DEN Trend Report: 1/7/2015

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Looking to learn more about what’s trending in education?!?  Here’s a recap of this week’s news.
*If you read this feed, all you’ll owe is a comment below. Let us know what captured your eye and why!

 

 

 

Discovery Education Hosts Official Launch Event for Ground-Breaking Digital Math Techbook (STEMconnector)

On Thursday, January 8, Discovery Education will host the official launch event for the Discovery Education Math Techbook series, a breakthrough, interactive digital textbook that fosters a deep understanding of math concepts and demonstrates to students the relevance of math in their everyday lives. The day’s events will include a thought-leadership panel to discuss the wide-ranging implications of math achievement in the United States. Math Techbook is the latest addition to the company’s award-winning line of digital textbooks, transforms the way students and teachers experience math through engaging instructional strategies and real-world problems that motivate and excite students with diverse learning styles.

These tips will keep kids interested in coding (Creative Bloq)

“Spark interest with some engaging offline activities. Introduce children to the concepts of coding with basic and fun activities that don’t need to involve a computer. For example, the idea of a human robot is a fantastic way for children to demonstrate the concept of algorithms by directing and following a sequence of instructions”

A new brand of superintendents and their visions for 2015 (Center for Teaching Quality)

And a new brand of innovative school superintendents has emerged. Successful in improving their systems and student learning, they are finding new ways to cultivate and utilize teachers as leaders in districts and states across America.
I asked a handful of these educators to share what they’ve learned recently about teacher leadership and how they would like classroom practitioners to lead in 2015. Here are a few themes I heard:
What Schools Could Use Instead Of Standardized Tests (NPR)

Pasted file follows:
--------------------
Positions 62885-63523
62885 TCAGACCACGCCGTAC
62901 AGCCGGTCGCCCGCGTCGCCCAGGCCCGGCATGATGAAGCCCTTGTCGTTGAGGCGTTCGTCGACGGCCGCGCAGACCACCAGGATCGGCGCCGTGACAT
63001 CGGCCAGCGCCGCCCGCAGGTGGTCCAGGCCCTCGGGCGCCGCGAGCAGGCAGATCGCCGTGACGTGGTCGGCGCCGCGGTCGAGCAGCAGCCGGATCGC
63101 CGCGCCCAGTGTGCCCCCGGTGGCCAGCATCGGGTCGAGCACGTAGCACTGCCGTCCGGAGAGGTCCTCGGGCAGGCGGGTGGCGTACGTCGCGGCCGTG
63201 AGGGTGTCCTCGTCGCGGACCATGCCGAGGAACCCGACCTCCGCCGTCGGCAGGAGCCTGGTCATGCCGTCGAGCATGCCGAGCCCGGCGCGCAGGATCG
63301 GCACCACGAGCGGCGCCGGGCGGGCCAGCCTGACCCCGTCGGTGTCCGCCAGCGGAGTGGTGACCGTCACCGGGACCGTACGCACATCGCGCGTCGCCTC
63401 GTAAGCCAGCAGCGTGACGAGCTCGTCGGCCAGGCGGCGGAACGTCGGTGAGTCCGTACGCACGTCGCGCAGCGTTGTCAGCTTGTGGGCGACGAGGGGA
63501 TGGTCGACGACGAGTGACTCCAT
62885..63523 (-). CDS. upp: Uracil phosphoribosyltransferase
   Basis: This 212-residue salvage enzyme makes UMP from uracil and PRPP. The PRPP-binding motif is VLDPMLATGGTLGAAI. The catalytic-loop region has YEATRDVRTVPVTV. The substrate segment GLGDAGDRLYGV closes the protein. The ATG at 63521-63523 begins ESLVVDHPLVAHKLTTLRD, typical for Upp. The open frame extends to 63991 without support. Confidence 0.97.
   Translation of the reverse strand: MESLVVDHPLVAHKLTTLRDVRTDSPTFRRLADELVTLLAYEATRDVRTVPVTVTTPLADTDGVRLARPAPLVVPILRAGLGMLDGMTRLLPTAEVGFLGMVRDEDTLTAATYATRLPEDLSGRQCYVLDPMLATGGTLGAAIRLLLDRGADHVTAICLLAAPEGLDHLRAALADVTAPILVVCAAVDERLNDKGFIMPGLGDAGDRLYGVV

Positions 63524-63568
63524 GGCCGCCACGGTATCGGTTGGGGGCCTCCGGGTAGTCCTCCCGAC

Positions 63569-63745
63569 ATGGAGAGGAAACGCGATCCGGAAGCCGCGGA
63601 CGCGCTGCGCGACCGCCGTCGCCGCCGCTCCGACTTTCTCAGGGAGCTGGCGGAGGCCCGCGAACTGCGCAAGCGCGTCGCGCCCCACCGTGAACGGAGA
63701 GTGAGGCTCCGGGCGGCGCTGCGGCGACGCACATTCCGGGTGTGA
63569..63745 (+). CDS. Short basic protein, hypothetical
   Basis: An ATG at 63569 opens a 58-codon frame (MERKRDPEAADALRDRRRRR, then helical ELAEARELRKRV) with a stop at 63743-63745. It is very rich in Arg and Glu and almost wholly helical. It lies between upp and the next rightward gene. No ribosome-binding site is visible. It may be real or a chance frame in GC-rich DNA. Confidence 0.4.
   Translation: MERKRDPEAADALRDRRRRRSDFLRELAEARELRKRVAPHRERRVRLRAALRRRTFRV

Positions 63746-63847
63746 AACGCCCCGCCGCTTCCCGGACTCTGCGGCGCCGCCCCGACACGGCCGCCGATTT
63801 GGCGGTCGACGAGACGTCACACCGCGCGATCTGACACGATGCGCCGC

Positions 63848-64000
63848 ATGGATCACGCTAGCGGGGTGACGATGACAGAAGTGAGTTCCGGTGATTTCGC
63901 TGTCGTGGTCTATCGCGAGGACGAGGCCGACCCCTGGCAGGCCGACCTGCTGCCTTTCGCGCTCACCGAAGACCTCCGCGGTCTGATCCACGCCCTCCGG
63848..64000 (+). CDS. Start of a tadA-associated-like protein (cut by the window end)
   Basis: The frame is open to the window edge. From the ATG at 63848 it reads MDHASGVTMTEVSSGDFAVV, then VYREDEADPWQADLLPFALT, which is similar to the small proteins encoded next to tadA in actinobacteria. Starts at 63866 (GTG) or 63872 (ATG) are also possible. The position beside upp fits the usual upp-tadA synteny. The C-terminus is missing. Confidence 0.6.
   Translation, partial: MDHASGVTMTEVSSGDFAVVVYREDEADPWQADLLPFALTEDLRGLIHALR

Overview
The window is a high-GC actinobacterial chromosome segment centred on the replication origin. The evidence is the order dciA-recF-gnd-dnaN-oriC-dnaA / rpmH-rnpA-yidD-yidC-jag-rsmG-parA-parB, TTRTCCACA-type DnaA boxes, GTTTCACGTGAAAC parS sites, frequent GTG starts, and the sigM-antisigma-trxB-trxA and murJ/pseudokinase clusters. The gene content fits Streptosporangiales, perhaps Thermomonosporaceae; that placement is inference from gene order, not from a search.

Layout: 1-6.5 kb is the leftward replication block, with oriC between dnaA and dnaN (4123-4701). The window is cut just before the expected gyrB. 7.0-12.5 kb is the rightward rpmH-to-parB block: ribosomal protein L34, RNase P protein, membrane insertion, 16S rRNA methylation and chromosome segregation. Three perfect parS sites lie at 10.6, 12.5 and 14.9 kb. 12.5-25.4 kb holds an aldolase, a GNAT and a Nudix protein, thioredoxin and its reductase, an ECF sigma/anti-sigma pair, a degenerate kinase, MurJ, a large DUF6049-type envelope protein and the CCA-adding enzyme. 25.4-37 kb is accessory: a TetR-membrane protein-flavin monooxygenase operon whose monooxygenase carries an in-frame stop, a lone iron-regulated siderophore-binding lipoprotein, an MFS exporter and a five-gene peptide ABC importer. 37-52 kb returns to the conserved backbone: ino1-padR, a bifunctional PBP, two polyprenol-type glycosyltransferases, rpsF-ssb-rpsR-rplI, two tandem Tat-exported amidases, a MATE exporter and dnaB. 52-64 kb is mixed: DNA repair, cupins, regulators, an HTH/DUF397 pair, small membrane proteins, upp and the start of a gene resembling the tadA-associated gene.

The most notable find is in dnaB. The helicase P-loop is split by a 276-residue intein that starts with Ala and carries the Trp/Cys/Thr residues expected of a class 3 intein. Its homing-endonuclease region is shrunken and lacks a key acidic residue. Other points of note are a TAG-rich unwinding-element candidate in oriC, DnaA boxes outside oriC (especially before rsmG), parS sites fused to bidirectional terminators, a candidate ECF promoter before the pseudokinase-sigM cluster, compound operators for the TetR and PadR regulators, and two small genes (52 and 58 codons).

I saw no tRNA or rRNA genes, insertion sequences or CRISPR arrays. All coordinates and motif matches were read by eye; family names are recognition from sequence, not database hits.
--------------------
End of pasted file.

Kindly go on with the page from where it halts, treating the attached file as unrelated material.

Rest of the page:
What would the nation do to monitor learning and ensure equity and accountability if states didn’t have to test every child every year?
Here are four possible answers. They’re not necessarily mutually exclusive. In fact, they could all happen at the same time, as different states and districts make different decisions.

Under Deval Patrick, Mass. has led the nation in education (The Boston Globe)

From the founding of America’s first public schools, through the historic Education Reform Act of 1993 and to today, the state has shown a commitment to improving student outcomes, raising academic standards, closing achievement gaps — and to the opportunities for all that a world-class education can create.

Why Small Schools Might Be Better For Students Than Small Classes (State Impact, Fla.)

“We started this school with the intent of keeping it small because we want to create a school family,” Yoder says. “We believe that the relationship between the teacher and the students is the primary reason students succeed – besides a good home base.”

Teacher Leadership Is More Complicated Than You Think (Education Week)

It seems as though we have reached the tipping point when it comes to “Teacher Leadership.” Everywhere we look there are articles, panel discussions and books about teacher leadership. Unfortunately, teacher leaders are sometimes chosen in closed-door meetings with school leaders sitting at the table wondering who can help them the most, and they don’t always choose the best people for the job.

 Wi-Fi-Enabled Bus Connects Students in Poor Calif. Community (Hechinger Report)

Near the shore of the murky Salton Sea in this southern California desert, a bus drives up to West Shores High School each day with a critical connection: A Wi-Fi router mounted behind an interior mirror, providing Internet access for students whose homes aren’t wired.
At night, the bus driver parks on a sand driveway in a trailer park. There, the hotspot is available to students as long as the battery lasts. On most nights, it fades after one hour.

Six Education Stories To Watch in 2015 (NPR)

As the senior member of the NPR Ed team with 25 years on the education beat, here are the top stories that my expert sources and I believe will be ones to watch in 2015. For more predictions, check out our crowd sourced.
1. Standardized Testing Under Fire
2. More Troubles For The Common Core
3. In Congress, Deeper Divisions
4. Focus On Campus Behavior
5. Teacher Evaluation, Training, And The Vergara Fallout
6. The Ferguson Effect: New Scrutiny For School Police

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2 Comments

  1. Sarah said:

    I found the link to the article on small schools interesting. I have worked at a small independent school for years and I think that having a small school allows the student to be known and nurtured by all of the teachers. We truly know each student and each student feels important. You can have small classes, but if they are still in a huge school then it seems like the benefit is limited to academics in that one room versus the whole experience.

  2. Dave Tchozewski said:

    The Smaller Schools more than smaller class size article caught my attention. Not surprised by it, but a worthy read.

    The launch of the new Discovery Math Techbook web launch was very cool.

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